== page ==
By Megan Greenwell
Washington Post Staff Writer
Wednesday, June 24, 2009
More than half of Washington area charities had dangerously low operating reserves even before the recession began, leaving them especially vulnerable to service reductions in a time of sharply declining revenue, according to a new report.
Fifty-seven percent of charitable organizations had less than three months of reserves -- the industry standard -- in the bank in 2006, according to a study scheduled to be released today by the Urban Institute, a Washington-based think tank that specializes in economic and social policy. Operating reserves are considered crucial if nonprofit groups are to weather a recession, but 28 percent of area groups had none.
"It's an amazingly high percentage that have less than the recommended three months of reserves," said Thomas H. Pollak, an author of the report, the first of its kind in the Washington region. "In some cases, they got too accustomed to the economy zooming along and didn't appreciate the risk they were facing."
Operating reserves are especially critical for nonprofit groups because of the way they receive funds. Many rely on occasional large gifts and grants rather than a consistent stream of revenue throughout the year. If a government grant is delayed or a foundation cuts its giving, charities without reserves could be forced to reduce services, lay off staff or close.
At D.C. Central Kitchen, a nationally recognized hunger-prevention group, a lack of operating reserves caused a cash flow crisis in 2006. Chief Executive Michael F. Curtin Jr. approached one of the group's most generous donors that summer for a $100,000 loan. The contributor agreed and later that year donated the first of two $1 million gifts to create an operating reserve.
"He said, 'My one requirement is that you use this money so that you're never in this situation again,' " Curtin recalled. "We lost the sick feeling of thinking we might not be able to pay the bills."
The reasons that groups lack operating reserves vary, but one major factor is the feeling among nonprofit leaders that they should spend as much as possible on program expenses, according to Richard L. Moyers, director of the nonprofit sector fund at the Washington-based Eugene and Agnes E. Meyer Foundation. Consequently, direct-service organizations, such as soup kitchens and homeless shelters, which often struggle to find money to provide services, are among the least likely to have sufficient operating reserves.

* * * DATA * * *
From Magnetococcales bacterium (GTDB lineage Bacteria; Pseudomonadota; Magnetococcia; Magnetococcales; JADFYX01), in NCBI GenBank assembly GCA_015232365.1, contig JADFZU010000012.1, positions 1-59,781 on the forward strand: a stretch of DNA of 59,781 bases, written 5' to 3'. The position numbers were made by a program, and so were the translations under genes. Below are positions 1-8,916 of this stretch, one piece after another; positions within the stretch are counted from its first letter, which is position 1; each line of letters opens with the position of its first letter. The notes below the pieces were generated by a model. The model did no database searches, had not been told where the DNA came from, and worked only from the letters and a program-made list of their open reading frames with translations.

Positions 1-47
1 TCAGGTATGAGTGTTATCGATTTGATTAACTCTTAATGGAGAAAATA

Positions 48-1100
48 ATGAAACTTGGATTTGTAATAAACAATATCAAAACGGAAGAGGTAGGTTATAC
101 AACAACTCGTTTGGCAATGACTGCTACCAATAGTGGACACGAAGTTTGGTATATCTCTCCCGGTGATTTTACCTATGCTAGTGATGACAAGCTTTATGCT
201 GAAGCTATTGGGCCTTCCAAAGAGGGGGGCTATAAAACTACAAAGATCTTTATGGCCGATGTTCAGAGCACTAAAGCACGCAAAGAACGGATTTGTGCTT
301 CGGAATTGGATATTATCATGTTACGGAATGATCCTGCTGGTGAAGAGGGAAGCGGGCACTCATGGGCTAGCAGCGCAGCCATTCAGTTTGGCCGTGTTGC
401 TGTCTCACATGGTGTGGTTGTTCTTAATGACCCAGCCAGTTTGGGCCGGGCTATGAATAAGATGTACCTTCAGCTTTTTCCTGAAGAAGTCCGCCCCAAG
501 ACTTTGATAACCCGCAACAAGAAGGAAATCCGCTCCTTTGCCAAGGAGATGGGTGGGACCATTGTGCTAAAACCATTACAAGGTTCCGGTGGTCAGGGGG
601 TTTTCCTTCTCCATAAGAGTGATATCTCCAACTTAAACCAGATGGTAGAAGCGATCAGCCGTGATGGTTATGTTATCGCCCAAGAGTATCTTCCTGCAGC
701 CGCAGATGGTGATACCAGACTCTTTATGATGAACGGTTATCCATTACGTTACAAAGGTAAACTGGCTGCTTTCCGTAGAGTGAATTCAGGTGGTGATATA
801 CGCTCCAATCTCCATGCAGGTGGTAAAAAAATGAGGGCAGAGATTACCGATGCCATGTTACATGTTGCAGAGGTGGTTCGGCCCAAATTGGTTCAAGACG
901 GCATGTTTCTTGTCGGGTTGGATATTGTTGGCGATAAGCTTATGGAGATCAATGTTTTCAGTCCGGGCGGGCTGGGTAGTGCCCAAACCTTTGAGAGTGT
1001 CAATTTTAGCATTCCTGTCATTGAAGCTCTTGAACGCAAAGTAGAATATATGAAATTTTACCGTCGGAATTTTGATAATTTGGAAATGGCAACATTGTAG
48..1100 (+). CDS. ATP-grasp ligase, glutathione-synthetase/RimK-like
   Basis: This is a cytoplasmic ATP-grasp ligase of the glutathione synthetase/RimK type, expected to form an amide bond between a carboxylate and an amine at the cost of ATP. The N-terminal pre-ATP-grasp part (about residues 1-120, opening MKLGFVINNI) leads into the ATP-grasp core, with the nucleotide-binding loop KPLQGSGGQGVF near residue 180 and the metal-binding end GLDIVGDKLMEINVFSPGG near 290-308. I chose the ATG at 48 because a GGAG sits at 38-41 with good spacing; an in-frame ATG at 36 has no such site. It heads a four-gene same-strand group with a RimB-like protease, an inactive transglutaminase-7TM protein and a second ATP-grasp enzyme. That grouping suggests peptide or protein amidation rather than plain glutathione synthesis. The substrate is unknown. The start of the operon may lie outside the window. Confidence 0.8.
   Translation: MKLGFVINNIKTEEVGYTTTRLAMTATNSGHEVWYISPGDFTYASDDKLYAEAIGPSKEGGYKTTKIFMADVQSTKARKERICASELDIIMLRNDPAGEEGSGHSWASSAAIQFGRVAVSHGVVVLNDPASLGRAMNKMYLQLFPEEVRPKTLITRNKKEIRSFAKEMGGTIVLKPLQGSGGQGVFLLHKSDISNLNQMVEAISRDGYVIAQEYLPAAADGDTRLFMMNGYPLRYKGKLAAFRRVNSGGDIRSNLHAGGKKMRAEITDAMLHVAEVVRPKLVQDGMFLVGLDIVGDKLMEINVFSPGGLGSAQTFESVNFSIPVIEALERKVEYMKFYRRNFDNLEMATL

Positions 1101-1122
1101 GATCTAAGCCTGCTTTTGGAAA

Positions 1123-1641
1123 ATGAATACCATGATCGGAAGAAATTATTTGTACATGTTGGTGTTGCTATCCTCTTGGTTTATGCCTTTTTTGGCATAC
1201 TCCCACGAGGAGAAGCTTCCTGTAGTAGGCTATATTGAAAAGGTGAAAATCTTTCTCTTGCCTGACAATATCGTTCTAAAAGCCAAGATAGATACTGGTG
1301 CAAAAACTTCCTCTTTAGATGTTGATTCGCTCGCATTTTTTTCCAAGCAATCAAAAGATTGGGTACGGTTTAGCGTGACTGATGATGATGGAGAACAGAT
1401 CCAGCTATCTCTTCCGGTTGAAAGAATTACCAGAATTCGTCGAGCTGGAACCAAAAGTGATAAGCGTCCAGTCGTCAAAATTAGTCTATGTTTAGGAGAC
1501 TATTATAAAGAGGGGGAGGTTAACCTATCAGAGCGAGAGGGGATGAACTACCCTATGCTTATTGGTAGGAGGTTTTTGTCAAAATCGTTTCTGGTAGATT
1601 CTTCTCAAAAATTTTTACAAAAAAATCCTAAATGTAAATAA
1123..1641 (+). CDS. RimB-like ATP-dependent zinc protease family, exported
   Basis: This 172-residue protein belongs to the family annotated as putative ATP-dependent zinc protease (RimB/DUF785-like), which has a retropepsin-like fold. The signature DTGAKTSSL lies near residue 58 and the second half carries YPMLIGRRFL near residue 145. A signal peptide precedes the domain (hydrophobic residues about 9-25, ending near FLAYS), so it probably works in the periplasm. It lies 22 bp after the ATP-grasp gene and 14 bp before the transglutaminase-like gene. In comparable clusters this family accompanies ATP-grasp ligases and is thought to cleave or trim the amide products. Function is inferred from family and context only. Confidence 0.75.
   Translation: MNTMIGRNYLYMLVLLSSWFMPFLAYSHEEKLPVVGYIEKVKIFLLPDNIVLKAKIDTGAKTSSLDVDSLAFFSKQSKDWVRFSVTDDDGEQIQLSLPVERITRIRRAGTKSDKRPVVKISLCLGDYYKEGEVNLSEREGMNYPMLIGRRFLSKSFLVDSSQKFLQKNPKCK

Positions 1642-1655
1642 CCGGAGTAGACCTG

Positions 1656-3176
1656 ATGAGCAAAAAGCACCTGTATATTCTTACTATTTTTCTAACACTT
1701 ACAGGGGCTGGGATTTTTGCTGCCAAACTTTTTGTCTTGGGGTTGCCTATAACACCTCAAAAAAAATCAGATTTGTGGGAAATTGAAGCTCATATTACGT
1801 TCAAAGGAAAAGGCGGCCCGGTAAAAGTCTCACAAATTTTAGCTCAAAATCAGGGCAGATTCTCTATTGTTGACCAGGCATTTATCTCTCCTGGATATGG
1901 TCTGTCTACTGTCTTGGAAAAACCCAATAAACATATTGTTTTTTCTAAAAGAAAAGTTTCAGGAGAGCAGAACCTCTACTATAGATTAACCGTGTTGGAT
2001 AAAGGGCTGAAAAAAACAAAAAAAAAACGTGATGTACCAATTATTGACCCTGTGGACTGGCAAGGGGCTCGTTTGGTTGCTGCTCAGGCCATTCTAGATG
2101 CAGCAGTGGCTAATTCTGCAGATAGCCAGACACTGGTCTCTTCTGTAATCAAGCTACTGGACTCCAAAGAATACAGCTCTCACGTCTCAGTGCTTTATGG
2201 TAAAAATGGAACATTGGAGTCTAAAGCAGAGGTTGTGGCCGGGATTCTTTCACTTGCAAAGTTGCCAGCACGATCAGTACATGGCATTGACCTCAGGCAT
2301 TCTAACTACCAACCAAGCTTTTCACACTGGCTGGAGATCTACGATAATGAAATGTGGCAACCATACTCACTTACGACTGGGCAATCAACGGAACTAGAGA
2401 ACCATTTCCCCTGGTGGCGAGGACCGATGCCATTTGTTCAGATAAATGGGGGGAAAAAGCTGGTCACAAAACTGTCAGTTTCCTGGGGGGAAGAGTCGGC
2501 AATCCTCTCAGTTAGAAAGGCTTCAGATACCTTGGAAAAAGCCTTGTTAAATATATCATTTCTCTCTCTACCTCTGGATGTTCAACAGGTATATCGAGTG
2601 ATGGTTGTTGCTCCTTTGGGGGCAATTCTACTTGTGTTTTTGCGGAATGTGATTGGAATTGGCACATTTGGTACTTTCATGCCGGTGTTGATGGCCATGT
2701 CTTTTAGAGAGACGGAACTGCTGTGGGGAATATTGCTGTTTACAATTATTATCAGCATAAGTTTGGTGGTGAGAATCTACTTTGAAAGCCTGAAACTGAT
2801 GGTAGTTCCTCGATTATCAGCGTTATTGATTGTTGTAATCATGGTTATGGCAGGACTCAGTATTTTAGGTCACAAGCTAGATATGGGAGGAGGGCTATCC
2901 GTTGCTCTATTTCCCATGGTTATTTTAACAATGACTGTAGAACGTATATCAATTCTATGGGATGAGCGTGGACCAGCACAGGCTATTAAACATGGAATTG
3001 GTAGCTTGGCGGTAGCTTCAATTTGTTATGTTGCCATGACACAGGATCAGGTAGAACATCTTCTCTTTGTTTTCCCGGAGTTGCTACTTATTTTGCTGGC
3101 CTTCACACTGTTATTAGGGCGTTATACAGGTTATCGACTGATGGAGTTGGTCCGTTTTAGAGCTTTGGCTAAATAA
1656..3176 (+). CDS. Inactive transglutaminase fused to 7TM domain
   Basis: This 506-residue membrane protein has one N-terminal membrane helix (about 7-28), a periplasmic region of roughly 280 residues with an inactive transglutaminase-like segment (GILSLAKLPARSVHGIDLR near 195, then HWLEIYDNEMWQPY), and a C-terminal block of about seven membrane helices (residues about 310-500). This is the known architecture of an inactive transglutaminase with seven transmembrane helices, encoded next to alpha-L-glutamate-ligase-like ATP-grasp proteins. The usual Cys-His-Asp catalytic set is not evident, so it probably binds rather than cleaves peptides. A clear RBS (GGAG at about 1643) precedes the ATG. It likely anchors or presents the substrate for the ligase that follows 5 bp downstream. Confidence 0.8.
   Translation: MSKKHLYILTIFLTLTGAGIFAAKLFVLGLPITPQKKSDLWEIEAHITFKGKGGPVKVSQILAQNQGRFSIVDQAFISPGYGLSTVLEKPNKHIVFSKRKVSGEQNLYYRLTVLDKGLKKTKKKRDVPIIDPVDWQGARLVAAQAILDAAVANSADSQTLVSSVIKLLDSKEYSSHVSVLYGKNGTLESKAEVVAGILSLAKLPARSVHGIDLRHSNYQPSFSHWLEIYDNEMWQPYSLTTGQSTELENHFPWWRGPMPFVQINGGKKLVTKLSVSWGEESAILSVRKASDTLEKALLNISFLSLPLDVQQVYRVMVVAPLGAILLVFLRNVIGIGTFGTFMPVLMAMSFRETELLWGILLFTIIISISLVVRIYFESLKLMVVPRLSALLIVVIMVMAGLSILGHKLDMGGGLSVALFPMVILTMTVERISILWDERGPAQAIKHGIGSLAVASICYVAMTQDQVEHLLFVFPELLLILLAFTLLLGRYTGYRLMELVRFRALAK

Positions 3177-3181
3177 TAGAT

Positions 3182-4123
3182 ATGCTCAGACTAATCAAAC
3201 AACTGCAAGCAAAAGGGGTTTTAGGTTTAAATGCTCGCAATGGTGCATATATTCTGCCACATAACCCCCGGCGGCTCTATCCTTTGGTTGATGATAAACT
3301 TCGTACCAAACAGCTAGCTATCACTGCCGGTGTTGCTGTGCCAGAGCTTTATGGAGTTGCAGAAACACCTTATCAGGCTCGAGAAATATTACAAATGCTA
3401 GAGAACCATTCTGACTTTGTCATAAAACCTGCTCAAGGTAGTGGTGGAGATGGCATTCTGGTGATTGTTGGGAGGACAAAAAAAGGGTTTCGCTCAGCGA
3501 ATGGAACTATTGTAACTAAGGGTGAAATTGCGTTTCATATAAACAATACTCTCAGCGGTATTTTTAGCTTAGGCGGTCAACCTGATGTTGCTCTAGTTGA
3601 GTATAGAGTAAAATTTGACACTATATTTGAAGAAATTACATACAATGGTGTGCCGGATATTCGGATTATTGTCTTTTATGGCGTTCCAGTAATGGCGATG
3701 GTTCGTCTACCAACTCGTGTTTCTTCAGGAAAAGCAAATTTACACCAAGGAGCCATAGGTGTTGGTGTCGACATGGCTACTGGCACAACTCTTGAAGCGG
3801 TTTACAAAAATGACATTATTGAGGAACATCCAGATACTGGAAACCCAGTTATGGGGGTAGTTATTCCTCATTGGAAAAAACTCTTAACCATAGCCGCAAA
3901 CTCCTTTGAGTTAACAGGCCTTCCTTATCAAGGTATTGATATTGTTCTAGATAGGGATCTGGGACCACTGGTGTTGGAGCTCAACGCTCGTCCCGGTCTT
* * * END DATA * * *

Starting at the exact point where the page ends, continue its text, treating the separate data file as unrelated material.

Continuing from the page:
"Many executive directors view money they would put away for a rainy day as detracting from services they could provide now," said Moyers, whose group funded the operating reserve study. "It's not that they're poorly managed; it's that they have this incredibly positive desire to use as much as possible to help people."
Many government and foundation grants can be spent only on program costs, and some private donors prefer that their money be spent on something tangible rather than put in the bank. At D.C. Central Kitchen, no other donors have contributed to the operating reserve fund since the initial gift, Curtin said.
The researchers examined 2006 tax filings for 2,648 Washington area nonprofit groups, including environmental groups, arts and culture organizations and direct-service providers. The results were sorted by the size and type of organization.
According to the study, larger groups were less likely to have sufficient operating reserves than smaller ones, a finding that surprised researchers. Seventy percent of charities with expenses over $5 million had low operating reserves, compared with 50 percent of groups with less than $100,000 in expenses.
The Meyer foundation is among a handful of private foundations that lend money to nonprofit organizations that are running low on cash, and Moyers said the group has seen a significant increase in applications for those loans, which can total as much as $75,000. Although the program has saved several groups from crisis, building operating reserves is a more sustainable solution, he said.
"If they had some money in the bank, they could just loan themselves the money and not have to worry," Moyers said. "It's so debilitating for a group to be scrambling around panicking about how they're going to make payroll."
That scramble can quickly put a nonprofit group in danger of going under, said Pollak, one of the report's authors. According to his research, 16 percent of existing nonprofit groups in 2000 either disappeared or became so small that they were no longer required to file tax returns by 2006. Those groups had a median operating reserve of about 21 days, compared with two months among organizations that survived.
Pollak and others said that they expect to see even fewer nonprofit organizations with sufficient operating reserves by the end of this year, and that some groups are likely to fail or merge in the next several months.
"What if the bank goes under, or the government agency you counted on decides it doesn't have the funds?" Pollak said. "It's the managerially and ethically wise thing to do to have reserves to cushion the blow."